Urban Design Observations, Los Angeles Edition: More from the Hollywood Hills

We’re back from the Hollywood Hills, which is a topographically crazy place to build houses. Each one sits on a precious lot that has been carved into a slope.

L.A. being a city of cars, parking is obviously at a premium here. These two parking spaces, hemmed in by unattractive cinderblock walls next to a beautiful home, are worth tens or hundreds of thousands of dollars.

The real Rich People houses have garages. This four-story manse has two, and yet a third car is parked outside, in the sun.

It’s a Chevy Volt, you can see it’s plugged in. These people are rich and eco-conscious.

It’s presumably parked outside regularly. You can see that this house has, on the wall next to the parking space, what must be a desirable feature in L.A.: A retractable sun awning.

Other cars with shorter driveways, which often seem to be located on the “bottom” sides of the road, are parked more chaotically. This guy’s got two race-ready Porsches (or maybe a buddy’s visiting) and no place for the second one.

If the grass under the front tire is dead I could confirm that this second car is regularly parked like this, but I could hear someone inside the house and I wasn’t willing to start crawling around by the car to investigate. The friend that I’m staying with up here keeps a gun in the house, so maybe her neighbors do too. I like you guys but I’m not willing to be mistaken for a car thief and have a couple hot ones pumped into my torso so that I can write you an Urban Design Observation post.

Here’s another Volt with an aesthetically-unpleasing parking position. This reminds me a lot of Tokyo, where you just stuff a car into whatever nook you can.

The owner could get it off the curb entirely if s/he parked it parallel to the front face of the house, but then s/he would block the doorway. Behind the Volt you can see the black door leading to a garage. The fact that the garage is oriented like that, rather than perpendicular to its current position, says a lot about the limitations of building the house on a steep slope.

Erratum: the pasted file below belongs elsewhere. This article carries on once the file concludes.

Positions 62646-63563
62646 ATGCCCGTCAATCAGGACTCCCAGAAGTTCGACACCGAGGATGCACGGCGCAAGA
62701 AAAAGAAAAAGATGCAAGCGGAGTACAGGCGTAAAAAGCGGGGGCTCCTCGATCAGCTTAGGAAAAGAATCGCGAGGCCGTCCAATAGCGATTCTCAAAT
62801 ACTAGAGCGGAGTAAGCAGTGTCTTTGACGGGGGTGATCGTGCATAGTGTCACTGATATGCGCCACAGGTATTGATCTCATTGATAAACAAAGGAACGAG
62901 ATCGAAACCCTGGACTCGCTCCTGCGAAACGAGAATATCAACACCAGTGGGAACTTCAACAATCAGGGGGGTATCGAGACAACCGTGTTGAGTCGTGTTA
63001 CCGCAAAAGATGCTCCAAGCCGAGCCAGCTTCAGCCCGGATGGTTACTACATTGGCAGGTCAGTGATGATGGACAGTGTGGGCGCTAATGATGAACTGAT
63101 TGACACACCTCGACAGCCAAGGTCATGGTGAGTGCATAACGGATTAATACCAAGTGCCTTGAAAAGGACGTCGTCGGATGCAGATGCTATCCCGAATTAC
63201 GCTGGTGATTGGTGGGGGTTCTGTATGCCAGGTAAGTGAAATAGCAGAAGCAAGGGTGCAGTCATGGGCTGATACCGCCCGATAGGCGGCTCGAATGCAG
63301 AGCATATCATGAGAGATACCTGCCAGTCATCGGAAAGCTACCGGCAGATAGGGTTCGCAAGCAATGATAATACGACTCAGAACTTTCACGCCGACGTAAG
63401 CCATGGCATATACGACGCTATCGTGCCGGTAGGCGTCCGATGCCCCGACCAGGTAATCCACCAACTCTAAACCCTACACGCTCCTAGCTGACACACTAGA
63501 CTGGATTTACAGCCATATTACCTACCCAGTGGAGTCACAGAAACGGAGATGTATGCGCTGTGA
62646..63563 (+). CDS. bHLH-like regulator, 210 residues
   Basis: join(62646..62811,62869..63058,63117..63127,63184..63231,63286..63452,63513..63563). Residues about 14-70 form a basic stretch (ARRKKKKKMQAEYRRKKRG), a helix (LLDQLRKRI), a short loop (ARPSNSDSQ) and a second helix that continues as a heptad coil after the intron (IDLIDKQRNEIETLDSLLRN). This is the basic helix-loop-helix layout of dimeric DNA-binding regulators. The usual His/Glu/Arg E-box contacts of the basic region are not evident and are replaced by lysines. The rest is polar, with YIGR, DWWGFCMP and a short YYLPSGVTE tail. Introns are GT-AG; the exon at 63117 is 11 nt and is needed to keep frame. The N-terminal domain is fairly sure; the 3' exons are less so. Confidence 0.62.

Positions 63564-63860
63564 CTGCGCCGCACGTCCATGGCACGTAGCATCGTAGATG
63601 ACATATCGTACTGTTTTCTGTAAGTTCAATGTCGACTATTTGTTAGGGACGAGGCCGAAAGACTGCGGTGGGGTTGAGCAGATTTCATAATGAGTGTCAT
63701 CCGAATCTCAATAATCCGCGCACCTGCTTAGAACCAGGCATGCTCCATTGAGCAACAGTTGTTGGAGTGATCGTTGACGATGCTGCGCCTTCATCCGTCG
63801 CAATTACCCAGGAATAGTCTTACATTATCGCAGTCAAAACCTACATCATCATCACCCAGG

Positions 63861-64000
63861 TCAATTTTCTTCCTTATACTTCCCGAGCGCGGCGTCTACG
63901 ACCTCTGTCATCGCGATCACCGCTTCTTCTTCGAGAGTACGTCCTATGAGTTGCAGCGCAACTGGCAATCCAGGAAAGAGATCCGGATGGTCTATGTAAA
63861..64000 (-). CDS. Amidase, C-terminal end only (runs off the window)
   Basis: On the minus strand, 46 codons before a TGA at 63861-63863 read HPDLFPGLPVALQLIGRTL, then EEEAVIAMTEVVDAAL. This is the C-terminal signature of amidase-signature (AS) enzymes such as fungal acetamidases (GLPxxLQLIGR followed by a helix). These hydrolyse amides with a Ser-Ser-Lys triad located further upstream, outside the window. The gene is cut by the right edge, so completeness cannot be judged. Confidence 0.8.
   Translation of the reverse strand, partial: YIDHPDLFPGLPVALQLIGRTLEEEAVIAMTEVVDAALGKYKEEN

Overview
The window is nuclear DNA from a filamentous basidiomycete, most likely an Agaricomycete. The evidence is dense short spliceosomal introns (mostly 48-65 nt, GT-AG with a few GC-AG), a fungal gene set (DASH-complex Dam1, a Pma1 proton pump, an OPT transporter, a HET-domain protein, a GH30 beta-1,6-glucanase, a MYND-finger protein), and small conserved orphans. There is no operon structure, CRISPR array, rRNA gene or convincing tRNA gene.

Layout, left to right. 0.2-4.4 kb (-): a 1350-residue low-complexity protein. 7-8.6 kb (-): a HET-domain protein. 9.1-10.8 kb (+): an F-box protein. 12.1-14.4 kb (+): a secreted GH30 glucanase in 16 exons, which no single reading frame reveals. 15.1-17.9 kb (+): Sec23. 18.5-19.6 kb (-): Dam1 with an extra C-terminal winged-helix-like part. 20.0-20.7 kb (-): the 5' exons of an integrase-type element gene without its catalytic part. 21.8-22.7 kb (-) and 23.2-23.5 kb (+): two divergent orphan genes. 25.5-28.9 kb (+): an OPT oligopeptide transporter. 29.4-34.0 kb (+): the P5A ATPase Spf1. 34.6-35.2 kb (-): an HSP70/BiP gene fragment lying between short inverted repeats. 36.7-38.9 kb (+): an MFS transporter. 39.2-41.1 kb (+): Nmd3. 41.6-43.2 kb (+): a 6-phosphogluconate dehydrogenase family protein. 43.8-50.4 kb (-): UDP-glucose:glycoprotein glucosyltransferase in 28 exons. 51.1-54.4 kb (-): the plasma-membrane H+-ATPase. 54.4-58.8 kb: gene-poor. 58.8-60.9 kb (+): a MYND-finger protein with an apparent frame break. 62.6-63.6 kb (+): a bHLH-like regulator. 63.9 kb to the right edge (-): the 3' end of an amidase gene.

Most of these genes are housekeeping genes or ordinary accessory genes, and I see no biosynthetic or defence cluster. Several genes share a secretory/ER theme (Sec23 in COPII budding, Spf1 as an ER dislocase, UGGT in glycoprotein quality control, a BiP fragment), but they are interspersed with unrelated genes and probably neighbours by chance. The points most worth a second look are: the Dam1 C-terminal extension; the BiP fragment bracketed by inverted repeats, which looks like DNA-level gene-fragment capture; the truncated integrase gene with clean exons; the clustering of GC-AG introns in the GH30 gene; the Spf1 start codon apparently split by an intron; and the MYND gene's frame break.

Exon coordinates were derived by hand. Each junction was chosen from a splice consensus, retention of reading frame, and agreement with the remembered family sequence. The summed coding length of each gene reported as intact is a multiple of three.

Here’s another house built on a steep slope. It’s been broken into three separate residences, judging by the mailboxes. (I’m going to get to mailboxes in a minute.)

Something about this house caught my eye, so I kept staring at it until I figured out what it was. It’s this funny little push-out window that appears to have been retrofitted.

It appears to exist only so that plants can be placed in it. I can’t say why but I feel certain that’s the kitchen and the plants are just over the sink.

I passed this house and was again struck by how good exterior wood looks out here, compared to in New York, where it all looks like shit. Having four seasons really beats the stuff up. California sun is either kinder, or they replace it more frequently out here.

Speaking of wood I saw this privacy screen that appeared to have had parts of it removed.

I got closer to see why; had it been damaged?

None of the nail holes look like they’d been torn out at an angle, but maybe something had been thrown through the middle of the missing pieces?

In the end I couldn’t figure it out, and wondered if maybe it had to do with the garbage cans, like maybe the garbage truck needs to be able to see them from the street in order to know that they have to empty them. I don’t know. Why am I even thinking about this. Sometimes I hate being curious. Don’t be curious, folks, is my message to you. Also, give up on your dreams.

On my little walk I started looking at mailboxes to figure out how many residences each house I passed held. Then I noticed that there’s no consistency of mailboxes out here, no HOA or anything like that. You just buy whatever you want.

Like this one.

This looks like the mailbox that Indiana Jones would place in front of his house.

He’d have a story about how he found it in one of those countries that ends in -istan, and how it once held the ashes of some venerated Emir whose shrine he desecrated. You would tell him that he already told you the story but he wouldn’t listen and would talk over you until he got to the end of the story and you would stare at the ground and just kind of nod.

Lastly, my eye was drawn to this sleek modernist one on the right.

It’s almost pretentious, the way the pop-up flag is, defiantly, not a flag at all but a trapezoid.

This mailbox definitely judges all of the other mailboxes around it. And the more I think about it, the more I find that displeasing. This mailbox thinks its shit doesn’t stink. Eff you, modernist mailbox. The other ones are good too. Even Indy’s stupid stolen urn mailbox.

Source:: Core77.com